Niels Hav is a full time poet and short story writer with prestigious awards from The Danish Arts Council. In English he has We Are Here, published by Book Thug, and poetry and fiction in numerous magazines including The Literary Review, Poetry Canada, The Antigonish Review, EVENT, Exile, The Los Angeles Review, DanDelion Magazine, Filling Station and PRISM International.
In his native Danish Hav is the author of three books of short fiction and six collections of poetry, most recently Grundstof and The Married Wives of Copenhagen.
Raised on a farm in western Denmark Niels Hav today resides in the most colourful and multiethnic part of the Danish capital. He has travelled widely in Europe, Asia, North and South America.
Review in THE LITERARY REVIEW
“…Niels Hav’s We Are Here, aptly translated into English by Patrick Friesen and P.K. Brask, brings to us a selection from the works of one of Denmark’s most talented living poets and is all the more welcome for that reason….
As exemplified in We Are Here, Hav’s poetry is characterized by an economy of expression, disarmingly straightforward language, gentle humor, irony – which is often self-directed – arresting imagery, and a subdued but persistent undertone of existential angst…
Niels Hav’s We Are Here touches all facets of what it means to be a sentient human being in an imperfect and impermanent world. Readers will find much that is familiar to them in this collection but will experience the familiar through a different lens, one that can help put the world into a fresher and, possibly, more lucid perspective.”
– Frank Hugus, The Literary Review
Interview in Middle East Online
- De gifte koner i København. Poetry – Jorinde & Joringel, 2009.
- We Are Here. Poetry translated by Patrick Friesen & P.K. Brask, Toronto 2006.
- U Odbranu Pesnika. Poetry translated by Tatjana Simonovi? & Milena Rudež, Belgrade 2008.
- Grundstof. Poetry – Gyldendal, 2004.
- Nenadeina Sreka. Poetry translated by Zoja Drunova. Spektar Press, Macedonia 1997.
- Når jeg bliver blind. Poetry – Gyldendal, 1995.
- God’s blue Morris. Poetry translated by Patrick Friesen & P.K. Brask, Crane Editions, 1993.
- Den iranske sommer. Short stories – Gyldendal, 1990.
- Ildfuglen, okay. Poetry – Hekla, 1987.
- Sjælens Geografi. Poetry – Hekla, 1984.
- Øjeblikket er en åbning. Short stories – Hekla, 1983.
- Glæden sidder i kroppen. Poetry – Jorinde & Joringel, 1982.
- Afmægtighed forbudt. Short stories – Hekla, 1981.
In Naples I chanced upon Halldór Laxness. It was strange,
because he had died that spring. He smiled, delighted
beneath his newly-trimmed moustache and walked quickly through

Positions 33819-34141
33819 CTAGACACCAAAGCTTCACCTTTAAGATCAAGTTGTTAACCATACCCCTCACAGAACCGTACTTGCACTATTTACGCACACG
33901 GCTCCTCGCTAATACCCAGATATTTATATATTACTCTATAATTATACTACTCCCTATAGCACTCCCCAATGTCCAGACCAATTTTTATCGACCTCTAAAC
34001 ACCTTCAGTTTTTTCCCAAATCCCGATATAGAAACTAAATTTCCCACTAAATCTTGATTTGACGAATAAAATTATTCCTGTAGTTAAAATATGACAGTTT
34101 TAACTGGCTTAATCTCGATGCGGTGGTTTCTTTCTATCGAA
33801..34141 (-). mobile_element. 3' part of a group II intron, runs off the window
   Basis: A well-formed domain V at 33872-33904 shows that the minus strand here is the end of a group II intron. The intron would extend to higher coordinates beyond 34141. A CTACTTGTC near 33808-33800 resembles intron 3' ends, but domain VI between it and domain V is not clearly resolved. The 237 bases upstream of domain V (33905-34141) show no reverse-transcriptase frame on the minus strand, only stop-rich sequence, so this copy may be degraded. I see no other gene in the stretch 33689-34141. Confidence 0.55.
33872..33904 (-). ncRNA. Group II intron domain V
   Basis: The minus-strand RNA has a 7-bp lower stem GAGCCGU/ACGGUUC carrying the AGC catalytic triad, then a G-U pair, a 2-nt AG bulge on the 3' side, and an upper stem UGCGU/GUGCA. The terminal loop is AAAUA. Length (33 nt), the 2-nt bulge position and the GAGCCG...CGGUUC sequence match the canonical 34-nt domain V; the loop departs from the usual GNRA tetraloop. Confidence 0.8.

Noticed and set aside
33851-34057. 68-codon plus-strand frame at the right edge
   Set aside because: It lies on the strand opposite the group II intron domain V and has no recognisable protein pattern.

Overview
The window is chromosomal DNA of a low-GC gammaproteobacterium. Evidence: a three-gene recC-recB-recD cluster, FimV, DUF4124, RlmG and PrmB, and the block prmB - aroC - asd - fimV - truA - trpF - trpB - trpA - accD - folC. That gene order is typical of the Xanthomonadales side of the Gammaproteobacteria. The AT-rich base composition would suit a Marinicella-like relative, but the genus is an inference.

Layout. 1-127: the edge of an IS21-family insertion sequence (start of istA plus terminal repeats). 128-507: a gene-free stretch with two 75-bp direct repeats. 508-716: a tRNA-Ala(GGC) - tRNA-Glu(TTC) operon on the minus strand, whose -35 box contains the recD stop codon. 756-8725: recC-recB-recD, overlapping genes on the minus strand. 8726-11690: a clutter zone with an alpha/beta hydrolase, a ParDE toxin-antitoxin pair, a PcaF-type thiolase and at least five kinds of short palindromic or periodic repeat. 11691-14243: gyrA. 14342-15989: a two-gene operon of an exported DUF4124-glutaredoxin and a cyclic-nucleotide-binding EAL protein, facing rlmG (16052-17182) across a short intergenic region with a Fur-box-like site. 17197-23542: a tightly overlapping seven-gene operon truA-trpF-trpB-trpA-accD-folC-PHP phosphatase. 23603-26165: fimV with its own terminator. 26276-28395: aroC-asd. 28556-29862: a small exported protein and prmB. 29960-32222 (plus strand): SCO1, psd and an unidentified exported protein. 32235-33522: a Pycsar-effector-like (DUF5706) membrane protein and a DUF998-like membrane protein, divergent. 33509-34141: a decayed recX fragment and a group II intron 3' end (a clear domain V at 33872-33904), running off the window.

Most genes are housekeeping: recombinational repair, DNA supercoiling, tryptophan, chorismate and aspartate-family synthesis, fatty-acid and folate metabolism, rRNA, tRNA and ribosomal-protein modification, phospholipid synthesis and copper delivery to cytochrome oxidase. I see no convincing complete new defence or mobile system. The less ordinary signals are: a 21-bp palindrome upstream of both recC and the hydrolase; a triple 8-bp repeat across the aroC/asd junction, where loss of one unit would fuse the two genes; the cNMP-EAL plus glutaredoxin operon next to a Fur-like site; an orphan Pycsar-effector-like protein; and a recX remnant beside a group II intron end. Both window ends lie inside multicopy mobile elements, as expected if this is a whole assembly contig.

the spacious room, an unostentatious restaurant
with white tableclothes near Piazza Garibaldi.
He seemed in good health, dressed in light pants
and a plaid tweed jacket, just like the photos
from Iceland in the fifties. He sat down at a table occupied
by a woman and a man, and the three of them spoke spiritedly
to each other in Italian, while the waiter served wine
and various courses for them; first pasta,
then fish, bread and salad.
Halldór Laxness ate with gusto,
his laughter braying, and he was engaged in the conversation.
That pleased me, I had heard he’d grown senile and,
besides, he was dead.
When their meal was almost over, I felt like
going over to say hello, tell him how glad I was
to see him hale and well. But I lacked the words,
and perhaps he wouldn’t like being recognized
in a strange country, now that he was dead.
Instead I listened intensely to their conversation,
when suddenly I managed to catch an utterly
clear reply: “The God of humans is of varying greatness,
just like they are,” Laxness said. “Small people have small gods,
and the small-minded look in vain
for Him in a microscope.” He laughed heartily.
In the end the two Italians got up from the table.
The woman gave a little speech, while she brought out a parcel,
the size of a book and gave it to Halldór Laxness.
He opened the parcel with great care.
It turned out to contain a pair or socks, possibly silk.
Halldór Laxness was moved, tears welled in his eyes,
and he said something in a soft slurred voice. I couldn’t
make out every word, but his Italian was beautiful,
and I understood him to say: “Thank you,
that is a good gift. And it’s not even
© Translated by P. K. Brask & Patrick Friesen
Published with the permission of Niels Hav